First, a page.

Patles said council could be moving faster to reconcile peace.
“What is the Halifax Regional Municipality doing where they had more time to venerate the donair as the official food of Halifax?” Patles asked.
The statue has been vandalized in the past and has been the site of protests.
A demonstration and Indigenous ceremony held at the statue on Canada Day made headlines across the country after protesters clashed with five members of the Proud Boys, so-called fraternal organization of western chauvinists.
Indigenous leader calls for ‘friendship and peace’ ahead of Cornwallis protest
Pam Glode-Desrochers hopes protest to remove statue is a chance for dialogue, not conflict
By Emma Smith, CBC News, July 12, 2017
Indigenous leaders in Nova Scotia are calling for co-operation, not confrontation as protesters prepare to topple the Edward Cornwallis statue in downtown Halifax this weekend.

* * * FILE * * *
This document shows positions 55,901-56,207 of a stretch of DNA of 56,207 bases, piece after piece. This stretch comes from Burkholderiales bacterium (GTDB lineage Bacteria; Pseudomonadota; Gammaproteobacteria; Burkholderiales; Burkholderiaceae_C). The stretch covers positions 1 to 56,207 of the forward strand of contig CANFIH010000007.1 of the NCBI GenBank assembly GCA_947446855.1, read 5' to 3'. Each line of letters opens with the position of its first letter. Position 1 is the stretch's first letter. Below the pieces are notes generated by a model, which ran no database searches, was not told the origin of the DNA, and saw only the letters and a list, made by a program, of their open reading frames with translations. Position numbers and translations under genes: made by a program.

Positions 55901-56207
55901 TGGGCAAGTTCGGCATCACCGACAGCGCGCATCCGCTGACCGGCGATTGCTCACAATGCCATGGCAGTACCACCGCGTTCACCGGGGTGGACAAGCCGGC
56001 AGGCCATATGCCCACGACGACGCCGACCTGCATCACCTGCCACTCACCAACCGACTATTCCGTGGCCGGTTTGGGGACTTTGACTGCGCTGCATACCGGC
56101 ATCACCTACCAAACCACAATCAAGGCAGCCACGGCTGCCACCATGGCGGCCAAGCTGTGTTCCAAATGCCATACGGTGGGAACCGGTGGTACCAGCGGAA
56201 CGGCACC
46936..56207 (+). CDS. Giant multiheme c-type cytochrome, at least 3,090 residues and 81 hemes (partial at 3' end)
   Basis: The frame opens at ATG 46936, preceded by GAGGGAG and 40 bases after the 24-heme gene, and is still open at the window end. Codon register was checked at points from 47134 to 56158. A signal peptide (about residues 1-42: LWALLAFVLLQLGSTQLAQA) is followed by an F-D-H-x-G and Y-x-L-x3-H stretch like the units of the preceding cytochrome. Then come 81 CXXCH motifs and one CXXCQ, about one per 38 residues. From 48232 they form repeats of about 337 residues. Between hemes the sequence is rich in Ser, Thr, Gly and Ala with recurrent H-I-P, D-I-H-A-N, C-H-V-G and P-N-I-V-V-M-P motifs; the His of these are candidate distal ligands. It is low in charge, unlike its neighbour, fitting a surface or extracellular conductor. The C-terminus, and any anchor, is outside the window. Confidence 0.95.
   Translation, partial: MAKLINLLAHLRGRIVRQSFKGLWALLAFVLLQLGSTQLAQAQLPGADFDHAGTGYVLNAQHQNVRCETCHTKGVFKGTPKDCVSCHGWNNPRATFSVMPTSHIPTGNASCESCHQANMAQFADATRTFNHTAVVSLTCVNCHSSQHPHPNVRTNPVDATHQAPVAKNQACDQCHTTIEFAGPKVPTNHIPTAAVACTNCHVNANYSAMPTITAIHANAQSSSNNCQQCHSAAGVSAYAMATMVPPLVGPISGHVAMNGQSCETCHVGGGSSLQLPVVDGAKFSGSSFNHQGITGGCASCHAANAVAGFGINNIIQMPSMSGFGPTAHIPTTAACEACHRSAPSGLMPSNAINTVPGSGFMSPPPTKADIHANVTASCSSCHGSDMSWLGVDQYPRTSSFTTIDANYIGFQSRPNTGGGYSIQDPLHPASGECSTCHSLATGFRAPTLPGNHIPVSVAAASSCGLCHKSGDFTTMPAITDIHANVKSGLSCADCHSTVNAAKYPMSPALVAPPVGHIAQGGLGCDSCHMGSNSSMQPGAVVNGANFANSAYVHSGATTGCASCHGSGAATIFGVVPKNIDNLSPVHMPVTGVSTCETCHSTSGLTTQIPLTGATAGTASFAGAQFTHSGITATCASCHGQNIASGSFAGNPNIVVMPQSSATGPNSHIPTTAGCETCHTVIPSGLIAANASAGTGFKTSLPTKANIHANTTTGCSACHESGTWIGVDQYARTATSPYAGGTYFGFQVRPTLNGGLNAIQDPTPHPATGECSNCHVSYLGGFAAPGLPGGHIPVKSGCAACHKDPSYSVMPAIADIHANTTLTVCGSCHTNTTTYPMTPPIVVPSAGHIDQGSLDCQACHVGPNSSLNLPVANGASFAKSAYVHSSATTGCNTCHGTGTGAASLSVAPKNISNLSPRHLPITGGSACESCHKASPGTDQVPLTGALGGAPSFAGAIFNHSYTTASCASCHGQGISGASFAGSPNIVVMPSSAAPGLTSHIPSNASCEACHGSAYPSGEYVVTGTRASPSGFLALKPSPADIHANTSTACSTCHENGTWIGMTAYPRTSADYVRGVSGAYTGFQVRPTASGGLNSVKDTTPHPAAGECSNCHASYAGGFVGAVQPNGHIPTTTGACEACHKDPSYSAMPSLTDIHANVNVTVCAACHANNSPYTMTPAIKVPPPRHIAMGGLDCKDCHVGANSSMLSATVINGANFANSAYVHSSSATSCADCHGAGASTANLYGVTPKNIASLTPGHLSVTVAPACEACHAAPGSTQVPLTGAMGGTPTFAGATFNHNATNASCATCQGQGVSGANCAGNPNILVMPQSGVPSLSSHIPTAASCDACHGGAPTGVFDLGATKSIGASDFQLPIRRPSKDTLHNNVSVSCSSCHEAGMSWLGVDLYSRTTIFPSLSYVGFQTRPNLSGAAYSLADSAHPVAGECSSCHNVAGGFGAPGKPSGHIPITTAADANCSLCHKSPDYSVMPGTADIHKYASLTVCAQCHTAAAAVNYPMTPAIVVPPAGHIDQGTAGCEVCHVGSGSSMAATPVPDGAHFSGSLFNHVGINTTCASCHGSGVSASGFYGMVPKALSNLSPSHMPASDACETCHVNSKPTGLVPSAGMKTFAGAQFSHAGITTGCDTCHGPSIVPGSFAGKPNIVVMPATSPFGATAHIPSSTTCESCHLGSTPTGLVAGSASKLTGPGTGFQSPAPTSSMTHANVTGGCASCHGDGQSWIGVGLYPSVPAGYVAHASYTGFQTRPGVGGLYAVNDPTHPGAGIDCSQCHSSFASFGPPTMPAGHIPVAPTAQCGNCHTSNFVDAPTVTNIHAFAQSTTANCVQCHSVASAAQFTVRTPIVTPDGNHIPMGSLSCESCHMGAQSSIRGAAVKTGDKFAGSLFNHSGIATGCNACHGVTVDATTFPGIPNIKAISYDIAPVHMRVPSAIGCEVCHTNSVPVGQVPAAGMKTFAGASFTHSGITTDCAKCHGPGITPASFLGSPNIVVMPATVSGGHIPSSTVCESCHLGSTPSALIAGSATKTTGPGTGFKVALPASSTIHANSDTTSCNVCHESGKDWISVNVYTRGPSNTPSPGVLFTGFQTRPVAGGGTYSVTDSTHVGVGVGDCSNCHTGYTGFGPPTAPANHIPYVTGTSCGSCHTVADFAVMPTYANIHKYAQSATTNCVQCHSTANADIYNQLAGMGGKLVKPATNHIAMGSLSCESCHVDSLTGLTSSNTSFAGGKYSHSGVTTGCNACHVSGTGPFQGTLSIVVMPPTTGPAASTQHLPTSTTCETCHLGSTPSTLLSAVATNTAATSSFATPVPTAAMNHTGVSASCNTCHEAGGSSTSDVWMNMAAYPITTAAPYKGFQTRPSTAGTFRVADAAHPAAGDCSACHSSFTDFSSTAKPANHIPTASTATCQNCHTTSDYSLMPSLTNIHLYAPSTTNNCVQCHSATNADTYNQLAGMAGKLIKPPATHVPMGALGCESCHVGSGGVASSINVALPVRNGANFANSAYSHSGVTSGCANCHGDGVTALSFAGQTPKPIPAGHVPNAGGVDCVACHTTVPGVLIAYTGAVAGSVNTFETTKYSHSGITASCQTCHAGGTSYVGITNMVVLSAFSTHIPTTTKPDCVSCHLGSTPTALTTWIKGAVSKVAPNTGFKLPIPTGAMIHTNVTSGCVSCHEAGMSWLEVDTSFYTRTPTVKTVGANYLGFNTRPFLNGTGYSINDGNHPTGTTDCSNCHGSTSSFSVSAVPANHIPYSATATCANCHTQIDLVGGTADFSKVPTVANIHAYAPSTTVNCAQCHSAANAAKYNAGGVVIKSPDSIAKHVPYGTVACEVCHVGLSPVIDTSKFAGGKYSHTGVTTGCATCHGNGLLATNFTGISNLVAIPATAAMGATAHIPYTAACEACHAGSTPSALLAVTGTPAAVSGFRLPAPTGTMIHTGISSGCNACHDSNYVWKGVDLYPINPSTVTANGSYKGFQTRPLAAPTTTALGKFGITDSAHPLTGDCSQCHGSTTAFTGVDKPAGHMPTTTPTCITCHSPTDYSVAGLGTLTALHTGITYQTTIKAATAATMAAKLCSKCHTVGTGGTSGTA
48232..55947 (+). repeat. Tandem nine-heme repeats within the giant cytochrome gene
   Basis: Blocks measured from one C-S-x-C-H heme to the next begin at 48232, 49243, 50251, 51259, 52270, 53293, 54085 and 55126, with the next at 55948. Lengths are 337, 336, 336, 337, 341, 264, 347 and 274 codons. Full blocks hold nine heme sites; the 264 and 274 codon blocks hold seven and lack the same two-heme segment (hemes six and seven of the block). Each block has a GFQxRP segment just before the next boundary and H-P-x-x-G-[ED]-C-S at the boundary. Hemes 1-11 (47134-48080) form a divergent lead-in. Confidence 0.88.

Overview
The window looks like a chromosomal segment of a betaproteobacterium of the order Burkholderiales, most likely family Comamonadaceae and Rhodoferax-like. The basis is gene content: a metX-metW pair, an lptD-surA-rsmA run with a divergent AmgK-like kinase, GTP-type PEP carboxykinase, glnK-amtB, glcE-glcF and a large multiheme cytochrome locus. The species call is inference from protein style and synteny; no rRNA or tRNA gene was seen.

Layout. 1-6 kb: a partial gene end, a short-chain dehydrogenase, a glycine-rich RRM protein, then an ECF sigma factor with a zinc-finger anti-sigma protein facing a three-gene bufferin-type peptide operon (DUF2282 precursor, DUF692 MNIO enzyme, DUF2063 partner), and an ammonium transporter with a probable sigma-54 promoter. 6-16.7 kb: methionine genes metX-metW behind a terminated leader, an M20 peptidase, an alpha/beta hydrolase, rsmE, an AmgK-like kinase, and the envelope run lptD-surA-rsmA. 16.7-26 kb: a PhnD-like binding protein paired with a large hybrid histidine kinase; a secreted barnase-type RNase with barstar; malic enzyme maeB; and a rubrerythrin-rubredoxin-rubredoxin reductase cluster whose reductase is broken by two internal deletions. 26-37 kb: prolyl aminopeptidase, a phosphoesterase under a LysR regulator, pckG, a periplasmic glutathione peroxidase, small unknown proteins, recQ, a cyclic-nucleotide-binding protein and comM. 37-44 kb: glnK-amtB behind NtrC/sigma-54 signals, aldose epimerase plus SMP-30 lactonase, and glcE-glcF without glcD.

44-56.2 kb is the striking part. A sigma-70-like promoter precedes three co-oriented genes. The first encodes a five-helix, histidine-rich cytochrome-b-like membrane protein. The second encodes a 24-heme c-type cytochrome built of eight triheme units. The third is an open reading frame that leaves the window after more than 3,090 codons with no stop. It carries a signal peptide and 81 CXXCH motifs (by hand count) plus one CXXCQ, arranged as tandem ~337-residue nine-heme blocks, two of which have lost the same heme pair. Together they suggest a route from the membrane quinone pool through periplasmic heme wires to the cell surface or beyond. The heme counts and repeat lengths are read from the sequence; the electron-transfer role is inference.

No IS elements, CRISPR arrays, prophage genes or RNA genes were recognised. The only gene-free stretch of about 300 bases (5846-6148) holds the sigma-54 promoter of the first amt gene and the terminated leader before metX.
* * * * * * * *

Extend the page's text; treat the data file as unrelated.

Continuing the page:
The Assembly of Nova Scotia Mi’kmaq Chiefs and the executive director of the Mi’kmaw Native Friendship Centre have joined Halifax Mayor Mike Savage in cautioning protestors about the consequences of forcibly removing the statue.
The mayor said an expert panel to consider what to do with the contentious landmark will be convened by September, but that’s not fast enough for the organizer of the protest.
Suzanne Patles, who created the Facebook event Removing Cornwallis, said if the city doesn’t promise to remove the statue by Natal Day, protesters will do it themselves on Saturday.
Chiefs working with the city
Cornwallis was a British military officer who founded Halifax in 1749, the same year he offered a bounty to anyone who killed a Mi’kmaw person.
Chief Deborah Robinson of the Assembly of Nova Scotia Mi’kmaq Chiefs said she understands why people want the statue removed.
“But, we want community members to know that we have discussed the removal of the Cornwallis name and statue with Mayor Savage and will continue to push for this,” said Robinson in a statement.
“There is a process to engage with one another, and while this may take time, it does not mean that work is not being done.”